The vision for MASAS is to become a national network of incident management and geographic information systems, connected through standards-based interoperable interfaces that form a seamless map of emergency events and decision-supporting tools across Canada. MASAS enables emergency management practitioners to manage the impacts of emergency incidents and to reduce risk through the timely sharing of spatially referenced information. The goal is to improve situational awareness by mapping incidents and supporting risk assessment, alerting, coordination, infrastructure, and recovery.

There are obvious opportunities for volunteer technical communities to play a role in MASAS supported mapping during emergencies in Canada. Whether or not these opportunities are realized will depend on the level of acceptance by various government officials. Hope can be found in the simple fact that collaboration between governments and volunteer organizations is simply being entertained. Summary Canada is one of the most connected countries in the world. Its population is generally tech savvy and Canadians are early adopters of new technologies. Given these facts, the future points to an increased integration of social media in emergency management programs throughout the country. A small, but growing, group of emergency managers realize the importance of embracing the age of social convergence and accepting public participation via social media and crowdsourcing during disasters. They are working hard to push for the adoption of policies that would allow civil servants access to social media sites for example. They are also working to build strong evidence-based case studies showing the benefits of SM during disasters and overcome the lack of knowledge by some senior officials responsible for emergency management in Canada. Finally, they are working with digital volunteers to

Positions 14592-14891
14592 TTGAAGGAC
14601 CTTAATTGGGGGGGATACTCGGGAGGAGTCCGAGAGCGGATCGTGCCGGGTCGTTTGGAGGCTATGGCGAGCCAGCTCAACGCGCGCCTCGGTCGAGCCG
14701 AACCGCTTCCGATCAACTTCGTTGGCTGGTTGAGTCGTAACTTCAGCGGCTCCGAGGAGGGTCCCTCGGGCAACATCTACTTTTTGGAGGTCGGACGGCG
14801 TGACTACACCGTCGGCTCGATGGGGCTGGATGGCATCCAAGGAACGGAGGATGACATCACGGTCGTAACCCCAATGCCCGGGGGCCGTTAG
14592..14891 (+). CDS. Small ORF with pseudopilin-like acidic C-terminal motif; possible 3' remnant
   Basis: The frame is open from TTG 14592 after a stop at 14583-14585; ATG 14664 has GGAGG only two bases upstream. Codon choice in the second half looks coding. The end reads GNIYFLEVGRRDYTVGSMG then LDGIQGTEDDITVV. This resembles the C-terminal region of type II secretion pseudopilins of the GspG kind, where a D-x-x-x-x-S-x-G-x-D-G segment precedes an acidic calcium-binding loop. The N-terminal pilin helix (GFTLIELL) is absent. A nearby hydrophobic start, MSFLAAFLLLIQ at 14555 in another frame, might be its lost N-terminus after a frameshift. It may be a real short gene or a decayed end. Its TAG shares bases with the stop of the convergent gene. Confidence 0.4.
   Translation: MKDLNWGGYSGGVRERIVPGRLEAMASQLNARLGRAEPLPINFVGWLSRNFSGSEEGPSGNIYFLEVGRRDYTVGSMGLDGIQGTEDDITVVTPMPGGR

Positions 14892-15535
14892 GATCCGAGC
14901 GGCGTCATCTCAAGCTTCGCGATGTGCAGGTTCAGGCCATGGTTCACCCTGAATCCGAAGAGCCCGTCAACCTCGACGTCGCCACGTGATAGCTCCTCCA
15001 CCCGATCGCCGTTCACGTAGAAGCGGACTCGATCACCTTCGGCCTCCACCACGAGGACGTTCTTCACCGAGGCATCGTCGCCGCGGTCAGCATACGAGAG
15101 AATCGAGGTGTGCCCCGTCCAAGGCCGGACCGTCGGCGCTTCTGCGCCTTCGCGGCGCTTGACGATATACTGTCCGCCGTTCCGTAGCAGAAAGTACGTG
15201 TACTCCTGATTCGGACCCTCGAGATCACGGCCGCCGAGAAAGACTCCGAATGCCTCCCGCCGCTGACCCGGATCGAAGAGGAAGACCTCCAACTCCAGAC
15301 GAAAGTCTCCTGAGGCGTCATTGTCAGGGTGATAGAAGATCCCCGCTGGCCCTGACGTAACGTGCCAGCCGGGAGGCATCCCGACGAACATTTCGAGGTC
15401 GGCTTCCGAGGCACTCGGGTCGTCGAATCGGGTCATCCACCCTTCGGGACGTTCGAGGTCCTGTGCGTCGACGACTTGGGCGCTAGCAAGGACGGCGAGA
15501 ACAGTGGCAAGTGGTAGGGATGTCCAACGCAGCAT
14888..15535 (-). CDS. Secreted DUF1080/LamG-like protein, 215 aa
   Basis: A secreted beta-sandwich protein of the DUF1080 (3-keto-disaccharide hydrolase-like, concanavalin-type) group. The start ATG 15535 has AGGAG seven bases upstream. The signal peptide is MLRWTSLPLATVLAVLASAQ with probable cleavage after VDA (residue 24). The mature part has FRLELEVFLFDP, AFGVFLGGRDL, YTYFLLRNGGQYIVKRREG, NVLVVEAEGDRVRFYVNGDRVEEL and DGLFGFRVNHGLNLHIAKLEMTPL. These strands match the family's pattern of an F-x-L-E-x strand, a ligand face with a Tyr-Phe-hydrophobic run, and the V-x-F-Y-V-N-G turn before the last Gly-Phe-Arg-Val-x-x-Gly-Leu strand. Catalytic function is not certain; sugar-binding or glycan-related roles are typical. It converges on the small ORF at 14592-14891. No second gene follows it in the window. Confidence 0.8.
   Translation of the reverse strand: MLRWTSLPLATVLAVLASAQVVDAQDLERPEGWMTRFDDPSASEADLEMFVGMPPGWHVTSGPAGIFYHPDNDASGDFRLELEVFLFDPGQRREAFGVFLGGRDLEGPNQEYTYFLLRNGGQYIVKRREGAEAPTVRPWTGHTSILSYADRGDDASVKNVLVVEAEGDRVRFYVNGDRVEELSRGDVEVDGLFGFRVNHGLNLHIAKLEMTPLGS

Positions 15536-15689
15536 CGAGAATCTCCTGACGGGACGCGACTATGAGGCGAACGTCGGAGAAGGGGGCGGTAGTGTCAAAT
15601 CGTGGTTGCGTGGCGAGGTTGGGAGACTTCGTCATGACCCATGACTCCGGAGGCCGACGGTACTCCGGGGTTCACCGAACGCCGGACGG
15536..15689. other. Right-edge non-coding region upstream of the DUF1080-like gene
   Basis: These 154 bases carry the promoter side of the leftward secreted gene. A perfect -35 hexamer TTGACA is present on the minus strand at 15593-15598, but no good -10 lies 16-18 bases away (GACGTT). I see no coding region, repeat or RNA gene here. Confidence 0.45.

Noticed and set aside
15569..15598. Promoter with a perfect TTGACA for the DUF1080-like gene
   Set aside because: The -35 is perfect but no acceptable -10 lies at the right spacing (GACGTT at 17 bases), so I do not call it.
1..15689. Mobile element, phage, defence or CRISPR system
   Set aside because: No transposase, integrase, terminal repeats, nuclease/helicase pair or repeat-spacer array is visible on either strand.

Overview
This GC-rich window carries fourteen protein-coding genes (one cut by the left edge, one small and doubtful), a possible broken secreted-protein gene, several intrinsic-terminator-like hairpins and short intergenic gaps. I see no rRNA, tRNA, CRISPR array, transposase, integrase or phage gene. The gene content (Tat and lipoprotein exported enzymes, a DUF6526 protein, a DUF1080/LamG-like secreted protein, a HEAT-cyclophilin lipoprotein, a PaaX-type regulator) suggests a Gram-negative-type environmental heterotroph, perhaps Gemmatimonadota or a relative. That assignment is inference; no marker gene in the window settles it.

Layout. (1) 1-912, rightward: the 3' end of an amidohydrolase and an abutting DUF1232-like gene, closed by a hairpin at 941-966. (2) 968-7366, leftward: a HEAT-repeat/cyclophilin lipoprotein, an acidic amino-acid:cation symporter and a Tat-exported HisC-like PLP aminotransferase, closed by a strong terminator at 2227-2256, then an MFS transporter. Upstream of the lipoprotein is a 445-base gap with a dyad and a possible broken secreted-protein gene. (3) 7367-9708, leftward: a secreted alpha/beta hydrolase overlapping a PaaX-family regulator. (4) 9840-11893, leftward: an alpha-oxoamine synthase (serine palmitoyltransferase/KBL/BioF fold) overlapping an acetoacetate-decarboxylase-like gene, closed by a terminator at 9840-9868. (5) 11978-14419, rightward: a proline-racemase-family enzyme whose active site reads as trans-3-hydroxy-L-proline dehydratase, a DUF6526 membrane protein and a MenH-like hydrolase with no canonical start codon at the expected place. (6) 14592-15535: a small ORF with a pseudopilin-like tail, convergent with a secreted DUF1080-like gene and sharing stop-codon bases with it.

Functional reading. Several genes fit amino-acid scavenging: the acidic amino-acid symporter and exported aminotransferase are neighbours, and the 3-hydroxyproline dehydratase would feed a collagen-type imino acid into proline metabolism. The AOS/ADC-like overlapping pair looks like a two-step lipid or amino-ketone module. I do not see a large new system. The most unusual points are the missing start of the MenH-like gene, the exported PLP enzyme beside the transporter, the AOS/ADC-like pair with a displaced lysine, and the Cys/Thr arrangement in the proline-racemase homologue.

provide basic emergency management training (such as IMS) to help bridge the gap and standardize participation in disaster response. In conclusion, the social media experience in the emergency management world in Canada is one marked by growing pains. However, most observers predict the inevitability of the integration of SM into EM and a brighter future for preparedness, mitigation, response and recovery efforts, based on community-based situational awareness made possible by social media tools, mobile technologies and volunteer participation.